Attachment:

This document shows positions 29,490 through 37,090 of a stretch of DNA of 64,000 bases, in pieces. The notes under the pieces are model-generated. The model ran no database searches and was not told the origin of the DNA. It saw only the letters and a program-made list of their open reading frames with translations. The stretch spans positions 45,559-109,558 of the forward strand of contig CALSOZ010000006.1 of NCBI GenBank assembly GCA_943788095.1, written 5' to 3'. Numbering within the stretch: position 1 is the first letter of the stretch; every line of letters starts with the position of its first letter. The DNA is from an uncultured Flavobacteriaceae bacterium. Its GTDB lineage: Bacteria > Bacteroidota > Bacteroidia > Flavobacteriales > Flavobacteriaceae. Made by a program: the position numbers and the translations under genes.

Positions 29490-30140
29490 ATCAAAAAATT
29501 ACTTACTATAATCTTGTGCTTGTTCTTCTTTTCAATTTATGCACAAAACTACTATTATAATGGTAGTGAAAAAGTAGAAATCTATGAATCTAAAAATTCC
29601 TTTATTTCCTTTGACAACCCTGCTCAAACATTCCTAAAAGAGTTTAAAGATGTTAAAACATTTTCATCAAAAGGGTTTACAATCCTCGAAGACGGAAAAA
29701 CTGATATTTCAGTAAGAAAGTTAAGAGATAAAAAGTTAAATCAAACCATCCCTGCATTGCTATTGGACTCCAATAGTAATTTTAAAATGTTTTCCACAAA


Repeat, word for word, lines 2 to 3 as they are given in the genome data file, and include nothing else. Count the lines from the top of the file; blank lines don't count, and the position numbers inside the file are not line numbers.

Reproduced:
Positions 29490-30140
29490 ATCAAAAAATT